The president of Jacksonville's City Council would like to see Confederate monuments removed from public display in the city and instead placed in museums.

Council President Anna Lopez Brosche sent a statement out that reads " Following the leads of former Florida Governor Jeb Bush, and most recently the Florida Senate who removed Confederate items from public places in Tallahassee, and in response to the horrific and unacceptable incidents that occurred in Charlottesville, Virginia, I am asking that the City of Jacksonville Parks and Recreation Department and the Planning Department (Community Planning Division, Historic Preservation Section) conduct an inventory of all Confederate monuments, memorials, and markers on public property. "

Once the inventory is done, Brosche said she plans to propose legislation to move the monuments from public property to museums and/or educational institutions.

"It is important to never forget the history of our great city; and, these monuments, memorials, and markers represent a time in our history that caused pain to so many." Brosche's statement said.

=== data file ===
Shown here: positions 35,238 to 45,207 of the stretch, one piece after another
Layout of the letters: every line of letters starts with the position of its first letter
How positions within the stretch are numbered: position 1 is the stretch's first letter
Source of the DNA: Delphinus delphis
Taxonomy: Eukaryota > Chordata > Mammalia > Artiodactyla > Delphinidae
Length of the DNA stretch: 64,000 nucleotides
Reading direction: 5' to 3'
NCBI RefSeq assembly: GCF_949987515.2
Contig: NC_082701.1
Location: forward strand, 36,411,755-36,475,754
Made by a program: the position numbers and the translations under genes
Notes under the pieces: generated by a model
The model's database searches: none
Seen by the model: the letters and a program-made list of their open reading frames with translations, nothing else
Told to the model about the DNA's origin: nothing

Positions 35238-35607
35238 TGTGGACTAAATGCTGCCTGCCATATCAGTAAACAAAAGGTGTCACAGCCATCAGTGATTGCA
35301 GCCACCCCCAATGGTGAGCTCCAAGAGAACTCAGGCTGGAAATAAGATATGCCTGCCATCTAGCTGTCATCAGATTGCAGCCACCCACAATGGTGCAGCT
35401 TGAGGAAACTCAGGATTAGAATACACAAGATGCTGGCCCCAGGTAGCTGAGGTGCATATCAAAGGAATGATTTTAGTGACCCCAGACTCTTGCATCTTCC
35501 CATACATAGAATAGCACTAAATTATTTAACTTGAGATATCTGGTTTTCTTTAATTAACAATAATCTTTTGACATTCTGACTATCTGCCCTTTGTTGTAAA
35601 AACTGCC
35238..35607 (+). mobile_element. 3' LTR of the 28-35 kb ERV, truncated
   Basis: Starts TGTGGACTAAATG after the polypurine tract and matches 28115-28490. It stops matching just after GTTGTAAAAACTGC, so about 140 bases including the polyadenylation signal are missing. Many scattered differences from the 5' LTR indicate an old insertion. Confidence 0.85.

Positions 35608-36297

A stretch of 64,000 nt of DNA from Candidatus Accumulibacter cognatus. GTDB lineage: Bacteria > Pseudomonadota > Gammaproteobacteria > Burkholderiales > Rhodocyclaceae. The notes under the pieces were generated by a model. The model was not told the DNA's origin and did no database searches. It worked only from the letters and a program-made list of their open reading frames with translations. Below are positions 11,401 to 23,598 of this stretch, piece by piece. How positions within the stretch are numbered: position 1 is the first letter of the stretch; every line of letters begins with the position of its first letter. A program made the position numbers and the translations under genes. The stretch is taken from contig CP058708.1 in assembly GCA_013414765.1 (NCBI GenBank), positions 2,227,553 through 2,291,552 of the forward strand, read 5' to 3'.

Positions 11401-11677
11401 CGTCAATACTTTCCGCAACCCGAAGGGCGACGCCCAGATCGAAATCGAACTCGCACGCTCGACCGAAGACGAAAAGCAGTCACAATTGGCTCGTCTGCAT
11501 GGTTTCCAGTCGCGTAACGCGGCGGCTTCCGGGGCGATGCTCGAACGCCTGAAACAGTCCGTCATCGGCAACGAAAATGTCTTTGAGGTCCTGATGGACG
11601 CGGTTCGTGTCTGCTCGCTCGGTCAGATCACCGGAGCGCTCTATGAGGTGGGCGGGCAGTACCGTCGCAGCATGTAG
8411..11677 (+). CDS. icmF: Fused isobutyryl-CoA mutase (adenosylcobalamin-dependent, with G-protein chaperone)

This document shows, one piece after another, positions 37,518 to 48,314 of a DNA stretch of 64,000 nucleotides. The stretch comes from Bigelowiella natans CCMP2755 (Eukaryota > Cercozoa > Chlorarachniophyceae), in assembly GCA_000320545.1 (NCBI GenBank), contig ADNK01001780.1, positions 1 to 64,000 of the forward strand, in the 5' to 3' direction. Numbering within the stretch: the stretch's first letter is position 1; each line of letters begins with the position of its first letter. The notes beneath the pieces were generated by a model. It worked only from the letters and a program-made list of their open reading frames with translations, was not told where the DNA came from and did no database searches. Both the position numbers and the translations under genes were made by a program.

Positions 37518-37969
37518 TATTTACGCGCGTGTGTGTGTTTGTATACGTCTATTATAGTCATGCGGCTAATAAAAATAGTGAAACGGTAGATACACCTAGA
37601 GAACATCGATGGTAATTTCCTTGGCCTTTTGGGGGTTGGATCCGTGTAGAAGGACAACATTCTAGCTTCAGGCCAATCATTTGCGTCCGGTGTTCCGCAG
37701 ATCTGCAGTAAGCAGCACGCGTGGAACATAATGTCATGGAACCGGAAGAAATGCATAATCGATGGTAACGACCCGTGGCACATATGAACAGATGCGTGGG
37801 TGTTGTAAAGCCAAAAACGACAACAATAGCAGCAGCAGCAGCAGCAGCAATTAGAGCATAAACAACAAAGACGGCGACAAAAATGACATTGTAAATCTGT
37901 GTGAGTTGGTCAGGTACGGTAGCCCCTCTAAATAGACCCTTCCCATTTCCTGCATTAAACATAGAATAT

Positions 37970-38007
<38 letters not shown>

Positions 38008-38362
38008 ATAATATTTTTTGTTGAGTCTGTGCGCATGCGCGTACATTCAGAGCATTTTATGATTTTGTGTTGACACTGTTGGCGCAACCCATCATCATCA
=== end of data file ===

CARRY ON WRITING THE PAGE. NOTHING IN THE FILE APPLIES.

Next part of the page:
Jacksonville Mayor Lenny Curry says the issue of monuments is not a priority issue for him and will not get involved in council's discussions on the issue for now.

"I encourage their debate on this if this is what they want to do. If the council president and the body give me legislation on monuments, I'll consider it at that time." Curry told First Coast News.

The city has several monuments and markers including a monument in Hemming Park downtown which has been the center of debate since earlier this year.

STORY: Withdrawal of bill means Hemming Park Confederate monument could be removed

There is also a monument to the Women of the Confederacy in Confederate Park in Springfield.